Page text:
The Trump administration is considering executive action that would restrict some Chinese companies’ ability to sell telecommunications equipment in the U.S., based on national-security concerns, said several people familiar with the matter.
The move, if it happens, would represent a significant escalation of a growing feud between the U.S. and China over tech and telecommunications. The affected firms likely would include Huawei Technologies Co. and ZTE Corp. , two of the world’s leading telecommunications equipment makers. They have found themselves increasingly in an international crossfire.
Pentagon officials said this week that they are moving to halt the sale of phones made by the two companies on U.S. military bases around the world. U.S. officials are concerned that Beijing could order manufacturers to hack into products they make to spy or disable communications. Huawei and ZTE have said that would never happen.
The latest action could come in the form of a White House executive order, possibly in the next few weeks, people familiar with the matter said. One possibility under consideration has been curbing the ability of companies doing business with the U.S. government from using network equipment made by companies that could pose a national-security risk.
Significant complexities remain, however, including the exact scope of the possible order, and no final decisions have been made. A spokesman for the White House National Security Council said officials “have no comment on the matter at this time.” ZTE didn’t immediately respond to request for comment. Huawei declined to comment specifically on the potential executive order but said that security and privacy were key priorities for the company.
“Huawei’s products are sold in 170 countries worldwide and meet the highest standards of security, privacy and engineering in every country [where] we operate globally, including the U.S.,” a spokesman said. “We remain committed to openness and transparency in everything we do and want to be clear that no government has ever asked us to compromise the security or integrity of any of our networks or devices.”
The effort is being driven largely by longstanding concerns that the Chinese government could use the companies’ network equipment to spy on or disrupt U.S. networks. Both companies have long denied that their equipment poses any security risk. But both the U.S. and several of its allies recently have stepped up scrutiny of how the Chinese firms’ equipment is used in networks.
The issue has played into broader friction over trade between the two countries. Longer-term, U.S. officials also are concerned about whether China or Western democracies will win the race to develop next-generation networks. Already this year, the Commerce Department has banned American companies from selling products to ZTE, over its alleged violation of previous sanctions involving North Korea and Iran. Huawei is under investigation by the Justice Department over similar concerns.
The Federal Communications Commission also recently launched a rule-making process that is expected eventually to lead to curbs—mainly affecting smaller and rural telecommunications firms—on providers’ ability to use federal universal-service funds to buy Huawei and ZTE equipment.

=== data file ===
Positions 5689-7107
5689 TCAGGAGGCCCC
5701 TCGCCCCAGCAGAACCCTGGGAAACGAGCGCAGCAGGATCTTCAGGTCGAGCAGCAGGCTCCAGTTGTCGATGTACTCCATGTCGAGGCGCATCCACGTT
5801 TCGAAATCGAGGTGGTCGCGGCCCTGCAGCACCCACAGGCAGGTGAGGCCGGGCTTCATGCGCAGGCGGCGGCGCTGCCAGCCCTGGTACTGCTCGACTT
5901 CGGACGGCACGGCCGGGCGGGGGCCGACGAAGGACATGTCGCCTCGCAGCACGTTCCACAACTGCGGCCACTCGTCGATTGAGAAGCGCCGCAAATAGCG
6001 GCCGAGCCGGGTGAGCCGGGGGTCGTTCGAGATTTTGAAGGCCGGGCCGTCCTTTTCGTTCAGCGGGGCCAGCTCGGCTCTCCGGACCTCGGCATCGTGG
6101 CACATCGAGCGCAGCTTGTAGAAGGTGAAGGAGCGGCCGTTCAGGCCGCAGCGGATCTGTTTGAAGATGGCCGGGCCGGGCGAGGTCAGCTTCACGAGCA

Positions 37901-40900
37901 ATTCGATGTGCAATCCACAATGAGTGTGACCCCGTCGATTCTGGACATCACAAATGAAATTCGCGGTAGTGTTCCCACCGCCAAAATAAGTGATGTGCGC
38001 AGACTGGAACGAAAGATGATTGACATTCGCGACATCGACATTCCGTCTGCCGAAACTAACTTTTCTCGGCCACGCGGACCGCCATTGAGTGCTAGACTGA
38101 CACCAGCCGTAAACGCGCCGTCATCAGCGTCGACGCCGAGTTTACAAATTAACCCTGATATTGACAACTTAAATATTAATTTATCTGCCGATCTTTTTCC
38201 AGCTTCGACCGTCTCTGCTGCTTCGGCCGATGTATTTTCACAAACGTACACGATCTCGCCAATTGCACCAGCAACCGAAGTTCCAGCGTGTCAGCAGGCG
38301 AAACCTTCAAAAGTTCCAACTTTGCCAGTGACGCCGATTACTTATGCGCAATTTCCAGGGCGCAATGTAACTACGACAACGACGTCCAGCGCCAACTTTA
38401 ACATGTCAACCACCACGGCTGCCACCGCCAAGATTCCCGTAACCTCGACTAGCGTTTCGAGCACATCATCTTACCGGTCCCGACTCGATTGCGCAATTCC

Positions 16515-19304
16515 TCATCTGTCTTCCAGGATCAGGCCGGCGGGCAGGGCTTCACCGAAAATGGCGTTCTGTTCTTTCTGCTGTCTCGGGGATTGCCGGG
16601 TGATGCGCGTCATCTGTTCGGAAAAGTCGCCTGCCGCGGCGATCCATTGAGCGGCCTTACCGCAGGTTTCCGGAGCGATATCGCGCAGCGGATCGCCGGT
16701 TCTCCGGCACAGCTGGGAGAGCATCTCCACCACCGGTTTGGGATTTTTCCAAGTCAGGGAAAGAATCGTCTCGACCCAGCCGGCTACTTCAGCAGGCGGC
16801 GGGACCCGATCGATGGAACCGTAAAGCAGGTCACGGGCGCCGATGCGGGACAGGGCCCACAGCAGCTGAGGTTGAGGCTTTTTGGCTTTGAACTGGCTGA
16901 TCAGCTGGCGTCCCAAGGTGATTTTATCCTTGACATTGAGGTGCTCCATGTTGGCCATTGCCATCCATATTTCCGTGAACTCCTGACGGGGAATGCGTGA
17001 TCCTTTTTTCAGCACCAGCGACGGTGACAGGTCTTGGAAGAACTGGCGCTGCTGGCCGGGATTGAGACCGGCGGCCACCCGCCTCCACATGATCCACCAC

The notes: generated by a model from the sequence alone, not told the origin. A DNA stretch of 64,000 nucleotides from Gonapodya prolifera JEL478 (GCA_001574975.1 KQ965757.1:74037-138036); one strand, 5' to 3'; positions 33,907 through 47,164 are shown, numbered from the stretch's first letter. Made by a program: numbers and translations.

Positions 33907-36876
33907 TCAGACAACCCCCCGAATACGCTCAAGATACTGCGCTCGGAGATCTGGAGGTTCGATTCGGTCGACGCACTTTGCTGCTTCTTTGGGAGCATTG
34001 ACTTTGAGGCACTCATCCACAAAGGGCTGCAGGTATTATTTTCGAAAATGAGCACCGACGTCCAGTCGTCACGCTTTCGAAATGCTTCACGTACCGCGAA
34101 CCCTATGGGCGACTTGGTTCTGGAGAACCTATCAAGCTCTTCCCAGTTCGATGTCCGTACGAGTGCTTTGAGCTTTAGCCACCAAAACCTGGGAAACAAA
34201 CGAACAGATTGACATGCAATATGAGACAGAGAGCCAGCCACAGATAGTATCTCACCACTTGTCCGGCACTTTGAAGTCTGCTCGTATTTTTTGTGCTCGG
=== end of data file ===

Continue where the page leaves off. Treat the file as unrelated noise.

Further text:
The administration also is beginning to look more closely at finding ways to restrict more kinds of technology transfers from U.S. firms to China. Chinese officials have warned that they will take steps to retaliate if the U.S. intensifies its efforts against firms such as Huawei.
San Diego-based Qualcomm Inc. has already been caught in the dispute, suffering a delay in its effort to acquire Dutch automotive chip maker NXP Semiconductors NV, a purchase the U.S. company needs to diversify its product line as the smartphone market plateaus. China, which has a say in the deal as one of several countries where the companies have substantial sales or assets, initiated the delay.
Some U.S. lawmakers of both parties are concerned about the possibilities for sophisticated electronic espionage. Sen. Mark Warner (D., Va.), the vice chairman of the Senate Intelligence Committee, “does think we have to take seriously the risks potentially posed by foreign telecom in our systems,” a spokeswoman said.
The U.S. and China also are locked in a duel over next-generation networks, with the U.S. aiming to block China’s ambition of developing the technology to build and run them around the world. Still, the potential U.S. move also raises thorny questions, such as whether it should be limited to core network equipment, or extend to handsets, some industry officials said.
“Addressing global supply chain security concerns has long been a priority for the tech industry,” said Pamela Walker, a vice president at the Information Technology Industry Council, an advocacy group. “Moving forward, we urge policy makers to share information with suppliers and contractors so we can increase the level of security and assurance within the supply chain.”
Officials have considered whether security tests could be used to screen some suspect equipment—a move that could simplify the effort at one level, but also create new complications. Huawei is the world’s biggest supplier of wireless equipment and No. 3 vendor of smartphones. The Shenzhen-based company has been all but shut out of the U.S. telecom market since a 2012 congressional report said its equipment could be used for spying. ZTE recently has been the fourth-largest seller of smartphones in the U.S.